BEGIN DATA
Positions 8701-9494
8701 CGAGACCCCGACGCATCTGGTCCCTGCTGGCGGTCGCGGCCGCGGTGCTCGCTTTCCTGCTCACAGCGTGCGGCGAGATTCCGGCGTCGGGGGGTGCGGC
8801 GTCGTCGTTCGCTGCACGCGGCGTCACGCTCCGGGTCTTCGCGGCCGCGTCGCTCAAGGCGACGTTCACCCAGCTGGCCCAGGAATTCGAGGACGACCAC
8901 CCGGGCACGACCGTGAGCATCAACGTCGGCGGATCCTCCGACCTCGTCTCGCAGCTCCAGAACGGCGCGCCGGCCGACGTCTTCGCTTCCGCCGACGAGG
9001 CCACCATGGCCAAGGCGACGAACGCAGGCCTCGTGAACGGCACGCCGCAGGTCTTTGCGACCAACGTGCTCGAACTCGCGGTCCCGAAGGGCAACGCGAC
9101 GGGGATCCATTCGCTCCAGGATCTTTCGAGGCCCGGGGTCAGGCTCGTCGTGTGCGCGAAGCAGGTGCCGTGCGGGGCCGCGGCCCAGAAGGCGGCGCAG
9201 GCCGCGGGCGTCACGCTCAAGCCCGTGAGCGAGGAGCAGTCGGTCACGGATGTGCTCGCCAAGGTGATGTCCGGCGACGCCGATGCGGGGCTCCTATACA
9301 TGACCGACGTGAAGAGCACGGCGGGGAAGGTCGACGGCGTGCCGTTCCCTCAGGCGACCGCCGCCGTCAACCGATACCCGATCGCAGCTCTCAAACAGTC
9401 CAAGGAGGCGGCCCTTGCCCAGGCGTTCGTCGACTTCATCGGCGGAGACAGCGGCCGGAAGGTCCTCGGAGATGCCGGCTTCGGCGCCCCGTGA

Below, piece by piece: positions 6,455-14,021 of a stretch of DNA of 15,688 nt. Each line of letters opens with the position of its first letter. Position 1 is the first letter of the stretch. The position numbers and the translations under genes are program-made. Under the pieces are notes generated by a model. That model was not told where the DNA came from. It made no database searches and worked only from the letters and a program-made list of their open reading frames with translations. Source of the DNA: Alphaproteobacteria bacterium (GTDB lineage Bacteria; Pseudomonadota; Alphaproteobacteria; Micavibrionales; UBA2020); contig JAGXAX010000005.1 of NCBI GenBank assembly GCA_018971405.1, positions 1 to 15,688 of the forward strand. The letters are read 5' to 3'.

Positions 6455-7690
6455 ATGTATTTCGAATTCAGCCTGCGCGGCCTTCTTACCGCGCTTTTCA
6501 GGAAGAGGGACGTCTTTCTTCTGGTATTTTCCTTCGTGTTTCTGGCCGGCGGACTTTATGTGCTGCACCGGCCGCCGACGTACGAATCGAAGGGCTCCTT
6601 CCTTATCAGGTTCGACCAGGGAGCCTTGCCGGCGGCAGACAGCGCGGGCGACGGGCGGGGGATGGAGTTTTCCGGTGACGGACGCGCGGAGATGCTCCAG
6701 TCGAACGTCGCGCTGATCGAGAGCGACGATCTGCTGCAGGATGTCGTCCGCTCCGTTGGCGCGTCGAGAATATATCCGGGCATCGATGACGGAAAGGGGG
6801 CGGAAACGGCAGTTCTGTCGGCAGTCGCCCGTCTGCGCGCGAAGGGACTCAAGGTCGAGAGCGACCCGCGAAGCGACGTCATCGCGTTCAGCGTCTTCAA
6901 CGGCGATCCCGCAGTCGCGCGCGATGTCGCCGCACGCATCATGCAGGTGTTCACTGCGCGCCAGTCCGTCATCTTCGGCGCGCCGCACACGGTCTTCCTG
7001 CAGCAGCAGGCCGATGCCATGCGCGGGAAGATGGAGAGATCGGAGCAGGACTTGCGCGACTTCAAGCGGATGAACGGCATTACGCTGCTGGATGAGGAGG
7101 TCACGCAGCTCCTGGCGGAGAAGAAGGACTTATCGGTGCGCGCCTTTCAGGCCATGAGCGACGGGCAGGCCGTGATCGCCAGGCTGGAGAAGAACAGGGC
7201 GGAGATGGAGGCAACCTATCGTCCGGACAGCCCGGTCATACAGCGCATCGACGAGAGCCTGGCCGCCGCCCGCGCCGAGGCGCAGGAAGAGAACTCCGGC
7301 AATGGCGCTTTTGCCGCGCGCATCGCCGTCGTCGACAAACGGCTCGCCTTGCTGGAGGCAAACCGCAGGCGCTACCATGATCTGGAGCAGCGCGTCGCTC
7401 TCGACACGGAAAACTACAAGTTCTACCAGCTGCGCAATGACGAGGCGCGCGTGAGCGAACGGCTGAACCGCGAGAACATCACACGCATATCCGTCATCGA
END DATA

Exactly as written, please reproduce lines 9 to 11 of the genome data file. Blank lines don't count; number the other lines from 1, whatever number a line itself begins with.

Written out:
9401 CAAGGAGGCGGCCCTTGCCCAGGCGTTCGTCGACTTCATCGGCGGAGACAGCGGCCGGAAGGTCCTCGGAGATGCCGGCTTCGGCGCCCCGTGA

Below, piece by piece: positions 6,455-14,021 of a stretch of DNA of 15,688 nt. Each line of letters opens with the position of its first letter. Position 1 is the first letter of the stretch. The position numbers and the translations under genes are program-made. Under the pieces are notes generated by a model. That model was not told where the DNA came from. It made no database searches and worked only from the letters and a program-made list of their open reading frames with translations. Source of the DNA: Alphaproteobacteria bacterium (GTDB lineage Bacteria; Pseudomonadota; Alphaproteobacteria; Micavibrionales; UBA2020); contig JAGXAX010000005.1 of NCBI GenBank assembly GCA_018971405.1, positions 1 to 15,688 of the forward strand. The letters are read 5' to 3'.

Positions 6455-7690